Glenn E. Chatfield said...


I full understand figurative language. But this song has US - the current people - able to hold the baby Jesus. Can't be done.

And, no, Mary is in no way representative -- not even figuratively -- of the rest of us in the way Adam was our federal head. If that was so, the Bible would have told us.

Ralph M. Petersen-Always Right; Sometimes Wrong! said...

Sorry Glenn. I hate to keep hammering on this. As you might know, I select all the music and lead the congregation singing in my church. It takes me two to three hours each week to read my pastor's sermon notes, review the scripture texts, and then select six songs and hymns. It is a laborious task and there are many good songs that have, seemingly problematic phrases. Where I can, I make subtle changes. Or, sometimes I eliminate problematic verses. But sometimes I just have to remember that musical messages (just like spoken messages from pastors), unless they are quoting scripture, are of human origin, and some poetic or artistic license is allowable for the sake of communication.

By the way, we used that song in our service last Sunday also. It was sung by five of our children. I had to review the words and I decided to allow it for its overall merit.

Glenn E. Chatfield said...


We will just have to agree to disagree. I will only allow "artistic merit" to go so far. I don't allow illogic or just plain inanity which I see here.

Ralph M. Petersen-Always Right; Sometimes Wrong! said...

It was a poor example; I didn't mean to imply that Mary was our federal head as was Adam. But I do think that, when Mary held her baby, we shared in that experience just as in John 1, "The Word became flesh and dwelt among US and WE beheld His glory. I wasn't there. He didn't live in my neighborhood. I didn't see His glory. But I think the passage in John one is relatable to me personally because when He came in human flesh, He dwelt with US (humans) and the glory of God has been revealed to us.

Glenn E. Chatfield said...

Nope, we can't share in hold her baby any more than I can share in holding the baby of someone 200 miles away.

I don't like songs or even phrases in songs that are put there for "feel good" purposes.

Bro. Nick Nicholas said...

Just because 'artistic merit' is a commonly accepted practice in most churches does in no way justify it.
Most unfortunately - there is much 'wrong theology' that is increasingly prevalent in the newer 'christian music' - which was a contributing factor in why I left the church where I was at for 10+ years.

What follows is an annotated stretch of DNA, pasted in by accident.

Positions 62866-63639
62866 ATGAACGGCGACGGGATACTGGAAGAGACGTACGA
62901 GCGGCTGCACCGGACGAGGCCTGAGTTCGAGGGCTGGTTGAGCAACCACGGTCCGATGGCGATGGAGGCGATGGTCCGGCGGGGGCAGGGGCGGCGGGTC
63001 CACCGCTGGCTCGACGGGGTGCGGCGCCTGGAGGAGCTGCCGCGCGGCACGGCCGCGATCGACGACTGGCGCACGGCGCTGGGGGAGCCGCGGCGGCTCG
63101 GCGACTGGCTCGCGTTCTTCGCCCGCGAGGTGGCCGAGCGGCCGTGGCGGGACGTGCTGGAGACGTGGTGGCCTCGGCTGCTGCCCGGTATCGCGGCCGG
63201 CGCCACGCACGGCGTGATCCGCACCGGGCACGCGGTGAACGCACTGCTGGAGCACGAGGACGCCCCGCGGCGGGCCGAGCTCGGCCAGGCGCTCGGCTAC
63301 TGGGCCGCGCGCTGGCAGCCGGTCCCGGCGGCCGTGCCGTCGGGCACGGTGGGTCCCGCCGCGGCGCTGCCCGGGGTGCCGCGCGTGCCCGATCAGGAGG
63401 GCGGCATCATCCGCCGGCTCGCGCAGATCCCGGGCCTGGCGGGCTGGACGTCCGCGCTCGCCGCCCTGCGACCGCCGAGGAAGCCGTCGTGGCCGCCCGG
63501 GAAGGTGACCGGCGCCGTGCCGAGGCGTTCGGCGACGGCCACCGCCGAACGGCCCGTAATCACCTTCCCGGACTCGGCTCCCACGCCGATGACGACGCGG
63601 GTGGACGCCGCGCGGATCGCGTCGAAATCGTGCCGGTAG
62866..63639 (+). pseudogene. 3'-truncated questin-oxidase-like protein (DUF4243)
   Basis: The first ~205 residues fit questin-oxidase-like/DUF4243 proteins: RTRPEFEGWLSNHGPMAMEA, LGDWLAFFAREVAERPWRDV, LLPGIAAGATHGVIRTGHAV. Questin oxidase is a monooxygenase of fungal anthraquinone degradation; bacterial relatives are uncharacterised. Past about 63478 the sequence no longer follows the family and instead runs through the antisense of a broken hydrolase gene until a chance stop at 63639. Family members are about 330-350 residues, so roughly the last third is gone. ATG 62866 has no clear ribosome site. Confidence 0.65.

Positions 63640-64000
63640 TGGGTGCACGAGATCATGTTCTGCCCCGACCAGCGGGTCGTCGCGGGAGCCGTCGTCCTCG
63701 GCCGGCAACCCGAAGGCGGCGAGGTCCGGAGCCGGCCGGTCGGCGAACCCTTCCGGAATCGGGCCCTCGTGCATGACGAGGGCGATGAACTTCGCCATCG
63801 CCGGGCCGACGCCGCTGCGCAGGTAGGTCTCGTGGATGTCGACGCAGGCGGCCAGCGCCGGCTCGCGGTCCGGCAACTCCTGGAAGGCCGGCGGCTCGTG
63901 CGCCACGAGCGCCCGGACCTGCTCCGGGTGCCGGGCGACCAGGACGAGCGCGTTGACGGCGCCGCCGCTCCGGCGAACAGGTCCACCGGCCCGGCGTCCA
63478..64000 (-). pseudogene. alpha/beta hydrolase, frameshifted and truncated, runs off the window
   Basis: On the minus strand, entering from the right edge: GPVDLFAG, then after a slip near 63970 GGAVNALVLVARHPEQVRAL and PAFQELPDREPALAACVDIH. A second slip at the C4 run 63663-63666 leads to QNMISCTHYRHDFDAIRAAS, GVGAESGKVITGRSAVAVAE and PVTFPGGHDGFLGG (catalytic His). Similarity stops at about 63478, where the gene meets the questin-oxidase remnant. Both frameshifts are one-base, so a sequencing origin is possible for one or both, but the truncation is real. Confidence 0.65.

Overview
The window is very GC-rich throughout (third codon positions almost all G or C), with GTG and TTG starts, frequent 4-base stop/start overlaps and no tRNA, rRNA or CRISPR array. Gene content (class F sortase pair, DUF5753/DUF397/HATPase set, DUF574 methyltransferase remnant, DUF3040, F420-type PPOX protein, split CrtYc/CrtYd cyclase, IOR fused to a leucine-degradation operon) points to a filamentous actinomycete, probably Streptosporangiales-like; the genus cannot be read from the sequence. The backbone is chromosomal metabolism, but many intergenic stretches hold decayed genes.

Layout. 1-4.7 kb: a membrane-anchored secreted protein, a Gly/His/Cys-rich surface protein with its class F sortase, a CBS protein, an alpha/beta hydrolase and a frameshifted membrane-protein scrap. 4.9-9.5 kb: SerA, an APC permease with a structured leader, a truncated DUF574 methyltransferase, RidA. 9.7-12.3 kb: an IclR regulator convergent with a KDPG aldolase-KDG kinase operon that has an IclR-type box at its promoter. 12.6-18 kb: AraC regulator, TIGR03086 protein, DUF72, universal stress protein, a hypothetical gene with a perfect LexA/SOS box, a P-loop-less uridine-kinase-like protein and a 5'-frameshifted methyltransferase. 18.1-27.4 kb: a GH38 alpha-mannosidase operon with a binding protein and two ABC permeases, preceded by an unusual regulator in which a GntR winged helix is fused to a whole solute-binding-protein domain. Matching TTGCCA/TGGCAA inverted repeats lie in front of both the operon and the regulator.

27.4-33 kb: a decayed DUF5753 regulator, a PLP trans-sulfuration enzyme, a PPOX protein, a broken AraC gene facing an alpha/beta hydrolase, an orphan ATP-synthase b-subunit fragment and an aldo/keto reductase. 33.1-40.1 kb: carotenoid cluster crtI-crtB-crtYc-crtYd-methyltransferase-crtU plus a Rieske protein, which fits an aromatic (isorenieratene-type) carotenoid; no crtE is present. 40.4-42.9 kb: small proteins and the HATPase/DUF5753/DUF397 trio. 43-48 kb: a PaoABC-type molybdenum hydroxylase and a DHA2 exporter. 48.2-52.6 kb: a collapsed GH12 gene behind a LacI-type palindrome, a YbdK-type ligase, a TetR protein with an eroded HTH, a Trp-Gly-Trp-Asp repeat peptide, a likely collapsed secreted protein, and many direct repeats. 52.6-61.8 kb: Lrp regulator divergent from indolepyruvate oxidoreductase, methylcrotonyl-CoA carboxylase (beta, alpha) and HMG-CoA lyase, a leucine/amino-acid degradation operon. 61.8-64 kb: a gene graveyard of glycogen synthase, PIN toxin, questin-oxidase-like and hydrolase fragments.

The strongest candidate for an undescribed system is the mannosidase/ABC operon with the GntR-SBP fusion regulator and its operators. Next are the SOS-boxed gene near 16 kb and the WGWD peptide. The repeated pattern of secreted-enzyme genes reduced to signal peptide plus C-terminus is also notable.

How seriously do most 'Christians' here in 'Amerika' literally take that which is written in "the word of the Lord":
For "A little leaven leaveneth the whole lump."
(Galatians 5:9 ~ KJB)

Paul said...

Just stumbled across this after reading about this song on a John Piper blog article. I'd never encountered this song before, but have to agree with Ralph. There's discernment, and then there is not seeing the wood for the trees.

I would have no problem in singing the line "And who would have dreamed or ever foreseen that we could hold God in our hands?"

Here's what I understand by the question posed there. God is outside of his creation, and the line is there to inspire awe over the stunning fact of the incarnation, when God entered into his creation, and became something that *could* be touched.

If the grammar really needs analysing, then firstly the "we" can be taken to be applied generally to the human race, meaning that we as a type, as finite people (not individually due to time/space constraints) can touch God. It is simply a statement that a human can now touch what was previously untouchable.

Secondly, note the word "could", as opposed to "do". It doesn't say we "do", but we "could". If I were living in 1st century Israel, then I could touch him. I know I'm not, but that's not the distinction being drawn here. The distinction the song is making is between what any human could do before the incarnation (when none could touch an infinite God who was only spirit and not flesh) and what was made possible by the incarnation, that he became touchable.

Lastly, I find it in these words the wonderful truth that one day I WILL touch him physically, when he returns to this earth.

For all these reasons, I understand the point the writer was making, and am not distracted by the mere technicality that I individually cannot YET touch him, since I am moved by the fact that he became something that can be physically touched by a human.

Glenn E. Chatfield said...


I understand the use of "could," but since none of us were there, none of us could.

I don't have as much problem with this "touchy-feely" song for personal devotion as a "radio song," but I see no place for it in congregational singing.